It’s difficult to overstate the importance of promoting your business using well-written content. Today’s consumers are sensitive to signs of unprofessionalism, and the fine margins separating one firm from another mean that amateurish web copy or badly punctuated social media content will be immediately obvious – and detrimental.
One solution involves employing a professional to produce marketing materials and social content. Talented freelance writers present products and services in ways designed to appeal to the intended audience. But employing freelancers may become expensive if there’s an ongoing need for regular content.
However, there are various online resources that can help make anyone’s prose sound elegant. If writing isn’t your main strength, these five websites can improve your writing standards by eliminating common mistakes and suggesting improvements:
Named after the famous novelist, Hemingway scans pasted text, identifying areas for improvement. It’s designed to increase readability by giving each piece of text a ranking. This indicates the typical age at which an American school child could understand it. A grade 12 ranking suggests complexity, whereas grade 8 ought to be accessible by anyone. This article achieves grade 10, so 15 year-olds should be able to make sense of it.
Hemingway identifies complex verbs, passive voicing, and sentences that are difficult to read. In reality, that means anything with more than 14 words in it. Some companies favour staccato text, with only one comma per sentence – like this paragraph. But as Hemingway also ranks down text with lots of long words, optimised copy often ends up sounding limited and basic. This may be inappropriate for technical content, or materials aimed at a professional audience.
If imitation is the sincerest form of flattery, plagiarism is the worst form of laziness. Duplicating content from other online resources isn’t just unprofessional or a show of poor writing standards. It could result in pages getting actively downgraded by search engines. If the content’s original author finds out, it might trigger a legal letter, too. Yet sometimes we’re unaware the inspiration for a sentence or paragraph came from something we’ve read elsewhere.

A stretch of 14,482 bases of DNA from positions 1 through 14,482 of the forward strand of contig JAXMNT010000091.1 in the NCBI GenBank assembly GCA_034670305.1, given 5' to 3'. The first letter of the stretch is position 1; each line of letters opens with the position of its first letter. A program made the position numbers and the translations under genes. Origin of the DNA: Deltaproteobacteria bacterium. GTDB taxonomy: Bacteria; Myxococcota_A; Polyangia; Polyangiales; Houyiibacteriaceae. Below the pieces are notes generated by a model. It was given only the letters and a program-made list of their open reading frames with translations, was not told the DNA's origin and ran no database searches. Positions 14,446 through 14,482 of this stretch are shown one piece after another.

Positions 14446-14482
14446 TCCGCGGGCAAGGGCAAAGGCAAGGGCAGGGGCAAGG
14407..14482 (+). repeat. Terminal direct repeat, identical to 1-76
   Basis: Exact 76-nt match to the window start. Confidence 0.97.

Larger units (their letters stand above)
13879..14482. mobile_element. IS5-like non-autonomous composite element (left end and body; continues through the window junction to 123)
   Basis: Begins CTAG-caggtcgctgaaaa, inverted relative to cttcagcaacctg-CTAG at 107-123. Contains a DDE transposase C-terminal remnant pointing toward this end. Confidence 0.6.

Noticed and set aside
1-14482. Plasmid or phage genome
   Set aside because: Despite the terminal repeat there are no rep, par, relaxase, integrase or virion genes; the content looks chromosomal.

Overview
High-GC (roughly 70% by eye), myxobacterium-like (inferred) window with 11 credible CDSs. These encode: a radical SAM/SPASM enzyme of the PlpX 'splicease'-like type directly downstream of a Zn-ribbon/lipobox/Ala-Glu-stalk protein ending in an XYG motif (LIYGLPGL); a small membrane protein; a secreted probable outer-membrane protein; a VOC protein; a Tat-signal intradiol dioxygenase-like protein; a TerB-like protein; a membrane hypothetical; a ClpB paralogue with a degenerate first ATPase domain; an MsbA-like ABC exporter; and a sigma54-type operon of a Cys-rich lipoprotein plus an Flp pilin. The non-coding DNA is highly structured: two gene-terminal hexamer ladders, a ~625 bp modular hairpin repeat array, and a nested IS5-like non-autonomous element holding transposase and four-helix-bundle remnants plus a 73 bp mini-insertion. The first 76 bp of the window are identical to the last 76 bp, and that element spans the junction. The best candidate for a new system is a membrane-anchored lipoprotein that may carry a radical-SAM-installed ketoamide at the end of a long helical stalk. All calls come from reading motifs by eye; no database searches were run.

Copyscape scans web pages for free, identifying any content duplication on existing sites. A paid-for premium version supports copy-and-paste submissions, trawling the internet for matching content. Some words and phrases are ubiquitous, but lengthier transgressions can be eliminated.
When writing for online audiences, it’s crucial to consider which messages you’re conveying. Think about the terms people might be searching in Google and Bing for, and integrate these into the text. This article features the phrase “writing standards” five times. Anyone searching for that term is likely to end up reading these paragraphs.
Google Analytics reveals the terms people commonly search for. As an example, somebody looking to buy a new house in Bradford may search for “new home Bradford”, or “estate agent West Yorkshire”. Google Analytics identifies how many times particular keywords or long tails (search strings of generally three or more words) are searched for. That helps people to decide which terms their own content should include.
Daily Writing Tips
Everyone makes technical mistakes when writing content, but unless you have a degree in English, these infractions can easily slip by unnoticed. Daily Writing Tips features a new blog every weekday, identifying common linguistic pitfalls. These range from using unnecessary bridge words (like, also) to the common misuse of dashes (-) and hyphens (–).
A dedicated Business section features over 80 blogs aimed at a corporate audience. These cover business letter writing, techniques for drafting compelling headlines and conversational email tips. Presented in plain English, it’s a great resource for refreshing skills and learning new techniques.
Cambridge Online Dictionary
A number of web-based dictionaries are hosted by platforms including Cambridge’s arch-rival Oxford University. However, Cambridge’s online resource has some compelling attractions. The search bar includes dictionary, grammar and translation options, and words are presented with the IPA formatting used by vocal coaches and pronunciation experts. It’s also possible to hear UK and American English recordings of the words being spoken. Synonyms are listed in a drop-down sub-table, and there are even links to blogs containing the searched-for word or phrase.
It’s worth noting that Microsoft Word and Google Docs contain dictionary and thesaurus functionalities. It’s unacceptable in 2018 to submit or upload content without running a basic spell-check. Yet Cambridge offers superior resources to Word or Docs, making it a valuable bookmark.
A few other tips deserve mention for improving writing standards:
- If possible, always proofread copy the day after writing it. You’ll generally spot improvements when you read something with a fresh perspective.
- Ask colleagues to look over lengthy documents like brochure copy or website content. They may identify passages that are difficult to understand or miss an intended point, giving you a chance to rectify the issue
- Read aloud when proofreading. This highlights confusing syntax and often reveals a need for better punctuation.
- Finally, try printing out longer documents like reports and white papers. Some people find it easier to spot errors on paper rather than on a screen.